And while Foley Beach and the rest of the ACNA hierarchy have shown themselves perfectly happy with a don’t-ask, don’t-tell approach to LGBTQ issues, there’s folded within the issue another, highly tricky aspect. Specifically, we often see ACNA willing to hold clergy to a standard that simply doesn’t apply in TEC.
To be clear, I don’t support tossing out clergy who are LGBTQ. Far from it.
But we do see that ACNA is willing to address issues like Tory Baucom’s alleged bullying. Similarly, ACNA Pittsburgh bishop Jim Hobby was ousted after allegedly ignoring complaints about sexual misconduct by a priest under his supervision, while earlier that year recently retired ACNA bishop Ronald Jackson was defrocked for using pornography and other misconduct.
In contrast, this sort of conduct is almost universally ignored in TEC. For example, Mary Glasspool reported that bishop Jon Bruno, retaliating against her over the St. James the Great controversy, “scared the shit out of her.” Yet this issue was largely ignored at the time, and got scant attention during the subsequent Title IV proceedings against Bruno.
Similarly, reports of bullying rectors are routine in TEC. And while a bishop may advise good behavior behind the scenes, it’s rare for anything more to come of it.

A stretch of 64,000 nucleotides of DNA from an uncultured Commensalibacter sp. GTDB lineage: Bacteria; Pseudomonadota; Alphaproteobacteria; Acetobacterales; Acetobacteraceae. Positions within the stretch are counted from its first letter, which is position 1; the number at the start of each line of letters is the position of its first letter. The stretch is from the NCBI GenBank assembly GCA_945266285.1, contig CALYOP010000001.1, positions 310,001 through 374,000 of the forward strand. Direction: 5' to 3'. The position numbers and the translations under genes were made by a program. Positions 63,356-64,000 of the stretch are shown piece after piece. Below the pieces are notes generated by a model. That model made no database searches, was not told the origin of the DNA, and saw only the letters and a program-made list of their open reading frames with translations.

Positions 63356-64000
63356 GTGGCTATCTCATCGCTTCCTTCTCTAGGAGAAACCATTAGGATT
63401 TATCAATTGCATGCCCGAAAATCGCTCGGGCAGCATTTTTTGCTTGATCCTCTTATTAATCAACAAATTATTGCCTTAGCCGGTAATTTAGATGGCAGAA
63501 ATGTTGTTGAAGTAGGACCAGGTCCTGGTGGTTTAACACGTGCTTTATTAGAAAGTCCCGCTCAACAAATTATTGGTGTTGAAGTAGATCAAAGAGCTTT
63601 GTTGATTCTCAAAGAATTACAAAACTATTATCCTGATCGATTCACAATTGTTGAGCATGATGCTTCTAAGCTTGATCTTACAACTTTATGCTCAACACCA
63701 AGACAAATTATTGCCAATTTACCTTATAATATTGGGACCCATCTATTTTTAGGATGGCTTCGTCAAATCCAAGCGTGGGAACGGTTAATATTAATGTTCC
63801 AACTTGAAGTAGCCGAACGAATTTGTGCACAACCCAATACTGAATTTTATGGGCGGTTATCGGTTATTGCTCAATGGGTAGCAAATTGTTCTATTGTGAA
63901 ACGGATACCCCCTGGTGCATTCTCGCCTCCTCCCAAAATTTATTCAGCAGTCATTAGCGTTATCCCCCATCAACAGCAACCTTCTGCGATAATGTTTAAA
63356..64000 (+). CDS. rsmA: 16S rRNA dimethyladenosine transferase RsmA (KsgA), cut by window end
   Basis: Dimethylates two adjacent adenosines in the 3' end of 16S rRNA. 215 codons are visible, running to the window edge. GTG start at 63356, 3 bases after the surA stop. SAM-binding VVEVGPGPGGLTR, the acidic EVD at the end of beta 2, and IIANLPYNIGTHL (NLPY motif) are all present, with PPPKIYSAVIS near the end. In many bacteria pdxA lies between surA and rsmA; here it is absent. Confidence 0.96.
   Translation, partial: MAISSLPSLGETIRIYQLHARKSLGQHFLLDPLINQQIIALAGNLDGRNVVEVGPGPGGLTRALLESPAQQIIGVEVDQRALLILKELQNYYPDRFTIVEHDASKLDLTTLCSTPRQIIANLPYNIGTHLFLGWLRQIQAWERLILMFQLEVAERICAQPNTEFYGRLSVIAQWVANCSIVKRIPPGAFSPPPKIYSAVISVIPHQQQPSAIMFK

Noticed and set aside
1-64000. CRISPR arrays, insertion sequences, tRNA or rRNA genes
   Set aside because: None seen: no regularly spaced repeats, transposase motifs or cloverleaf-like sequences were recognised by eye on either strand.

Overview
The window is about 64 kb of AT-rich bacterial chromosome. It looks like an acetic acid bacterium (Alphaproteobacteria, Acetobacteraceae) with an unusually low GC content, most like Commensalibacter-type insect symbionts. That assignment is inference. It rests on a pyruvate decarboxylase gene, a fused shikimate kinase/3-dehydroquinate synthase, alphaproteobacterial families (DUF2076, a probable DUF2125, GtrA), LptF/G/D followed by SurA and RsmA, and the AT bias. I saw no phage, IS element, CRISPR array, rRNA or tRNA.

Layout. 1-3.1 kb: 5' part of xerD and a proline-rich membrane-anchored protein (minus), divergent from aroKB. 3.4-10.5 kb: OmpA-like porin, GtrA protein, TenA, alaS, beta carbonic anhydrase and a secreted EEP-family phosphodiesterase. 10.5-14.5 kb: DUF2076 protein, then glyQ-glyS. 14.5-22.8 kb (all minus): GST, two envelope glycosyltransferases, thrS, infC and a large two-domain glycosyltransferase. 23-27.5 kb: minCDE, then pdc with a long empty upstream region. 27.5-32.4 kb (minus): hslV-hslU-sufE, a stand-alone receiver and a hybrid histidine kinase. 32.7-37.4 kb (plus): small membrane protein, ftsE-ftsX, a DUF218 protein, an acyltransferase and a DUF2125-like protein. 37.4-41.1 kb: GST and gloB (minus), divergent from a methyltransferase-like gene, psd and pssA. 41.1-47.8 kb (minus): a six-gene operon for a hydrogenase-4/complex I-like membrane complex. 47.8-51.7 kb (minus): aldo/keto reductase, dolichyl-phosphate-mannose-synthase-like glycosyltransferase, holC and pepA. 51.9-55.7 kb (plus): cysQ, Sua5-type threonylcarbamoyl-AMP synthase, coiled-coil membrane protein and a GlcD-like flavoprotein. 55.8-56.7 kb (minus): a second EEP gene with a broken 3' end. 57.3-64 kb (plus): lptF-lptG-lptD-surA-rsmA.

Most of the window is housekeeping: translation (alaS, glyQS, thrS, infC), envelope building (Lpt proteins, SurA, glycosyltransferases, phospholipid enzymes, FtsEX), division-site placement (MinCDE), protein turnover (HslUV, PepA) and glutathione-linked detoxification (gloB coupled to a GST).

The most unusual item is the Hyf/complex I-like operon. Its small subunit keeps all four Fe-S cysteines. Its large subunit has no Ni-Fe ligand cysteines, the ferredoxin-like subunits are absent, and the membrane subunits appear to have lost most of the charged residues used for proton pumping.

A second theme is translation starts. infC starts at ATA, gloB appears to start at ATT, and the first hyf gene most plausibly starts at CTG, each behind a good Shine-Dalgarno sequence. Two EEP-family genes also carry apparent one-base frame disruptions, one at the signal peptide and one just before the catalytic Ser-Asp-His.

Cover-up common in TEC
Nor is cover-up all that uncommon in TEC.
For example, bishop Shannon Johnston is alleged to have covered up egregious sexual harassment by one priest canonically resident within the diocese. Indeed, in one case with which I am familiar, the offender remains a priest in good standing and is currently serving a parish outside the state,
Similarly, the Episcopal Church often withholds even basic details of clergy misconduct, typically in the name of confidentiality, making it difficult for congregations to heal. Denying a pastoral response is all too common when someone comes forward with concerns about abuse, and many judicatories will use the “weighty and material” provisions of the Title IV disciplinary canons to avoid dealing with situations they wish to avoid. I can speak from firsthand knowledge on these issues.
Indeed, TEC itself has repeatedly noted that there is a lack of accountability in the church.